[tahoe-dev] Tahoe performance
warner-tahoe at allmydata.com
Thu Feb 19 22:19:42 UTC 2009
On Thu, 19 Feb 2009 13:30:55 -0600
Luke Scharf <luke.scharf at clusterbee.net> wrote:
> > When rsync decides that the file might have changed, over a regular
> > network (e.g. ssh), it uses a clever differencing algorithm.
> That clears it up a bit! I don't know any of rsync's tricks that I
> couldn't discover with lsof or ls -a....
http://samba.anu.edu.au/rsync/tech_report/ has a paper on the
technique, which also spawned Andrew Tridgell's PhD thesis. The
"rolling checksum" is the snazziest bit, as well as the observation
that a fast (but no longer cryptographically-secure) hash like MD4 is
good enough for the use case, for two reasons. The first is that the
comparison scope is so small: one source file vs one destination file.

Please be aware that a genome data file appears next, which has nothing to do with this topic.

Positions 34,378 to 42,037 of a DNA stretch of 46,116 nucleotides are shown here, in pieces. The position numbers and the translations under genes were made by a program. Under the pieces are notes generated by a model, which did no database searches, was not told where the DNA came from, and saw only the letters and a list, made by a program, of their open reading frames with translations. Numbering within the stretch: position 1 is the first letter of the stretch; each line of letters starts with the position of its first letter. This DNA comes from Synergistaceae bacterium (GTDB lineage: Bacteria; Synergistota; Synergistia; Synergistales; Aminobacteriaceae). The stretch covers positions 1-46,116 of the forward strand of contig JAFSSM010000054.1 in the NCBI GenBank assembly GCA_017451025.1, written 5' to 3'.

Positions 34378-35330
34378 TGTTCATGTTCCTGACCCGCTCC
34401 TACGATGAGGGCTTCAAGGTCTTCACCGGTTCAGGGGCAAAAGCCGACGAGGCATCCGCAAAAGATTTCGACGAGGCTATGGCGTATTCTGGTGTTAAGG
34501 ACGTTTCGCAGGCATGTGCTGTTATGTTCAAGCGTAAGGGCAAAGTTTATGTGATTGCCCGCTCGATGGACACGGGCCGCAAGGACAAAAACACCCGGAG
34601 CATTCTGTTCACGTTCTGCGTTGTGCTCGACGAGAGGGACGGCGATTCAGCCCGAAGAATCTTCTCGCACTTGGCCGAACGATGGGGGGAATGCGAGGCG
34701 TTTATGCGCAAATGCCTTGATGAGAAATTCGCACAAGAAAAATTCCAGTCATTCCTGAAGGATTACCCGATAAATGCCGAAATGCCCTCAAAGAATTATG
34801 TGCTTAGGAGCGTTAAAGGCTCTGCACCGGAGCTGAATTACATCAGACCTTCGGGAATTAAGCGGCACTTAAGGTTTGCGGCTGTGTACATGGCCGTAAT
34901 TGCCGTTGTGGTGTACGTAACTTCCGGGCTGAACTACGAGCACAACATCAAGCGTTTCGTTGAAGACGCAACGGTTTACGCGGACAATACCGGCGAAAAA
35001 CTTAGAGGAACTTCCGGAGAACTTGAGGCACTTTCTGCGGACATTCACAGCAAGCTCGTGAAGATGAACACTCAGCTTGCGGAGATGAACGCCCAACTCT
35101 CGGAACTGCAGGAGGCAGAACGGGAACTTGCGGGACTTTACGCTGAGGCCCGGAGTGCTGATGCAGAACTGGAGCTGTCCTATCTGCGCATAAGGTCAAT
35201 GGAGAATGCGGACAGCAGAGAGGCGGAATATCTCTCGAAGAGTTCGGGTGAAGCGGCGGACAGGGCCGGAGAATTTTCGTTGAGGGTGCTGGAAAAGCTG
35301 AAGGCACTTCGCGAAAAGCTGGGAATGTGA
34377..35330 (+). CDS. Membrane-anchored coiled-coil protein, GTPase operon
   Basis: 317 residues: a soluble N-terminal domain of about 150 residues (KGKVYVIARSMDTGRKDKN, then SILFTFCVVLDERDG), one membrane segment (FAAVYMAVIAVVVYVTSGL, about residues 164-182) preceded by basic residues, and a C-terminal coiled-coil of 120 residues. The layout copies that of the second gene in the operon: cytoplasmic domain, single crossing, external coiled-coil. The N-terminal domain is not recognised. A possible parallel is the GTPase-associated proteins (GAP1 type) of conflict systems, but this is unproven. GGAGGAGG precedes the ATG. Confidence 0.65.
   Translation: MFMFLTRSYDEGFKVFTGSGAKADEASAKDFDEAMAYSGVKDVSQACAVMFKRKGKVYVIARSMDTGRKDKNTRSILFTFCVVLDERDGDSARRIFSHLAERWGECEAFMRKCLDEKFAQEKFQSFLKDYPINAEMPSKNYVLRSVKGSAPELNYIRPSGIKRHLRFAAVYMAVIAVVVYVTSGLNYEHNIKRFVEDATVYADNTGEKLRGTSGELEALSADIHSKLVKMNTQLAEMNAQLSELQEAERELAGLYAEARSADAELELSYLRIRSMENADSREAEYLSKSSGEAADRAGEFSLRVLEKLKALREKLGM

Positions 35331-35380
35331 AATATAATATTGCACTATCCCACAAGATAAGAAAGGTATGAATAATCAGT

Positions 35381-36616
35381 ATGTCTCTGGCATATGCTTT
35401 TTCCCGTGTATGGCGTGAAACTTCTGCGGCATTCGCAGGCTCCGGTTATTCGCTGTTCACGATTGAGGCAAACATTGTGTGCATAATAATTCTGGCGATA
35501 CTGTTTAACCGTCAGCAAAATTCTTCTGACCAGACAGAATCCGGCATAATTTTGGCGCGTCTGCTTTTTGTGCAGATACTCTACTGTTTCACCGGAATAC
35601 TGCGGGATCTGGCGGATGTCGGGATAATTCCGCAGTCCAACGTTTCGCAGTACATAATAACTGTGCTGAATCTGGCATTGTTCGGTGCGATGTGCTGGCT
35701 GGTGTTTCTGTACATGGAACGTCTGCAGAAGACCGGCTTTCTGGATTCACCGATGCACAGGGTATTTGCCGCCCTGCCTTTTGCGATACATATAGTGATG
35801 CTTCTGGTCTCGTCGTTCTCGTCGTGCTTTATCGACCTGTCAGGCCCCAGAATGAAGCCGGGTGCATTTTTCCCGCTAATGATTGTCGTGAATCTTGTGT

The second is that the threat model is so limited: the only party in a
position to take advantage of the hash's flaws is yourself. If you can
find two files A1 and A2 that have the same "strong" hash (as well as
the same weak checksums), and put A1 on the destination machine and A2
on the source, then 'rsync ./A2 remote:A1' would fail to properly
replace A1 with A2. But they're both your own files anyways. Heck,
MD*1* (if there ever even was such a thing) would be good enough for
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